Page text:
USHST Publishes Safety Letter After Recent Fatal Helicopter Accident

Industry experiences the worst run of fatal accidents in six years.

robinson r44
Two Robinson and two Bell helicopters were involved in the latest fatal crashes.Robinson

The U.S. helicopter community has seen a miserable couple of weeks for flight safety with the worst surge of fatal accidents in the past six years. Between June 29 and July 8, four fatal accidents occurred in regions of the mainland and Puerto Rico. Additionally, an air ambulance in Chicago crashed on July 8 while enroute to the University of Chicago Hospital with a patient and crew of three. All aboard were injured, but not fatally.

On June 29, a Robinson R-22 crashed in Sterling City, Texas killing the one person on board. On June 30, a Bell 206B claimed one life when it went down in San Juan. A Bell 47G-2 crashed on July 6 in Morristown Indiana killing one person, while another Robinson, this one an R-44 crashed, two days later in Williamsburg Virginia claiming another life.

In a letter to the helicopter community published last week, the United States Helicopter Safety Team said "it is appropriate timing for some straightforward reminders that can contribute to safe flying." The group urged others to help spread the word.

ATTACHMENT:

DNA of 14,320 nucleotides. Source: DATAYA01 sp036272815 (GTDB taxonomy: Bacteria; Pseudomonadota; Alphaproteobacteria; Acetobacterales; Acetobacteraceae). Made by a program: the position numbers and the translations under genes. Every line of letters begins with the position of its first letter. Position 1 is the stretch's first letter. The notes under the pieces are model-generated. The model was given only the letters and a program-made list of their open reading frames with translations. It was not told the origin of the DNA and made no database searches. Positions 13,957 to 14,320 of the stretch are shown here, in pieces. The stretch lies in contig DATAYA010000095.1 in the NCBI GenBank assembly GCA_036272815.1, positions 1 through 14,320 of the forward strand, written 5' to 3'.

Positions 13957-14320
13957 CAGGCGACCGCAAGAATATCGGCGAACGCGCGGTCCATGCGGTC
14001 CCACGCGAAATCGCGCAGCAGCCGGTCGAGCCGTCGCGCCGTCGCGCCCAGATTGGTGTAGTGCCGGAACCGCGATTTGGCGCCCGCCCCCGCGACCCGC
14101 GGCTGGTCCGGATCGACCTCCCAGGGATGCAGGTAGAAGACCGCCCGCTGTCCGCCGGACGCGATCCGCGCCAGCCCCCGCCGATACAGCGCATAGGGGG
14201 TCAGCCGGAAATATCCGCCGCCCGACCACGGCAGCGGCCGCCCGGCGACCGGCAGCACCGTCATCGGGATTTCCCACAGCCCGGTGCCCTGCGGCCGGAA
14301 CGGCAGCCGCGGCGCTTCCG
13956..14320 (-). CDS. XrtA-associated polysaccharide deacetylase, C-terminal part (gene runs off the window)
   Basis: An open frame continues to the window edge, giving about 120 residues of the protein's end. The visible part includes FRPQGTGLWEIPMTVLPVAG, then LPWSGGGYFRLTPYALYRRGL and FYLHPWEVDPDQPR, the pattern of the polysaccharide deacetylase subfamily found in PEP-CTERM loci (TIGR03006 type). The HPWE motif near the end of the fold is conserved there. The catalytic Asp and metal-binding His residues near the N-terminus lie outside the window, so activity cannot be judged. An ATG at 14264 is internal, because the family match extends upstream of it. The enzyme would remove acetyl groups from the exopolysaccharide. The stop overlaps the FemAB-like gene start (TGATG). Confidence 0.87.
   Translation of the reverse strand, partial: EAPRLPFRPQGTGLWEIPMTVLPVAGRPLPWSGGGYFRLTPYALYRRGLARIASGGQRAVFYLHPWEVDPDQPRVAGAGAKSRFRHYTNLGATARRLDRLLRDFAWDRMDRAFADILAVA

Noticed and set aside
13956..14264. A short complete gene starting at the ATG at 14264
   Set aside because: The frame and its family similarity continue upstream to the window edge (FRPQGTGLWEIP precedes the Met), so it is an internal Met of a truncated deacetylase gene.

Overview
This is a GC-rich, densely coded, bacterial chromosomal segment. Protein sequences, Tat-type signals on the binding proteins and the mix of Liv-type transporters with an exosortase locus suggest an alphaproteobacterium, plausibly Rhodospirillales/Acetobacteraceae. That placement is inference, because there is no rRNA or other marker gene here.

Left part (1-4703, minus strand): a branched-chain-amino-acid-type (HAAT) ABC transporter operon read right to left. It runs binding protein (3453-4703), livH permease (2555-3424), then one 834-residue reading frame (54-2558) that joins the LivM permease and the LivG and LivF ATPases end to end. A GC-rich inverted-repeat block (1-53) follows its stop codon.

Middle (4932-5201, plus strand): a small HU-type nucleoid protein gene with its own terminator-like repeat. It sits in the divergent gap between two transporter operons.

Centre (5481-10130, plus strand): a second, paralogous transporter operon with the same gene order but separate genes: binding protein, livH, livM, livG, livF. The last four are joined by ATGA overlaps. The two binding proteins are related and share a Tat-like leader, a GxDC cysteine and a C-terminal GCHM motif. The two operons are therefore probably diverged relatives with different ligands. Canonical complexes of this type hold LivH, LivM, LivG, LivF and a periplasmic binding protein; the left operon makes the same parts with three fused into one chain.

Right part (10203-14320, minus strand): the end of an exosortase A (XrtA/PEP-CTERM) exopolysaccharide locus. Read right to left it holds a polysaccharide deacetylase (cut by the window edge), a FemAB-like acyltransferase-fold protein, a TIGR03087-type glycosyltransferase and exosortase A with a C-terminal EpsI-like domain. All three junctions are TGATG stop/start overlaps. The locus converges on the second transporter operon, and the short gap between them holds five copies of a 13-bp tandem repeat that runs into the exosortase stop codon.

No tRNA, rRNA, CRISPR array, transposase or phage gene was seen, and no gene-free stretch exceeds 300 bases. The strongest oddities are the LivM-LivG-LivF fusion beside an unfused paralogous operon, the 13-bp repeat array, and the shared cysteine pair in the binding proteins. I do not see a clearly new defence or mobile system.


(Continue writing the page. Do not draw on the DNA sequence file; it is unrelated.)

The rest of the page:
The letter said, “The U.S. helicopter industry just endured the worst ten-day stretch of fatal accidents observed since late 2012. Within the 50 states plus D.C. and Puerto Rico, four fatal helicopter accidents and four fatalities occurred from June 29 to July 8, 2018, a pace of nearly one fatal accident every other day. Investigations take time, so the underlying cause of each case will not be known for some time. However, there is one thing we know with certainty. None of the individuals involved in these tragic events woke up that morning thinking this would be their last helicopter flight. The series of fatal helicopter accidents is a reminder to our community that there is sometimes a fine line between a flight that ends uneventfully and one that ends disastrously.

We are still early in the summer with plenty of good flying weather in front of us. In the wake of this recent surge in fatal accidents, let us take some time to think through how we can make sure the rest of the summer is spent with enjoyment rather than grief.

  1. Review your basic procedures. The simple, mundane practices are often what keep us safe.
  2. Think through what actions you would take for various aircraft emergencies.
  3. Consider what effect summer temperatures will have on the performance and limitations of your aircraft.
  4. Contemplate what factors may be subtly building up your cumulative fatigue. Days in the summer are long, often resulting in more activity and less sleep.
  5. Practice real time risk management, even with small decisions. Make a habit of mentally asking yourself, "What could go wrong with what I'm doing right now? What could I do to make sure the worst case scenario doesn't kill me?"

As a community, let’s all do our part to ensure the ten-day surge in fatal helicopter accidents is an anomaly and does not stretch into a long-term trend. Fly safe today.”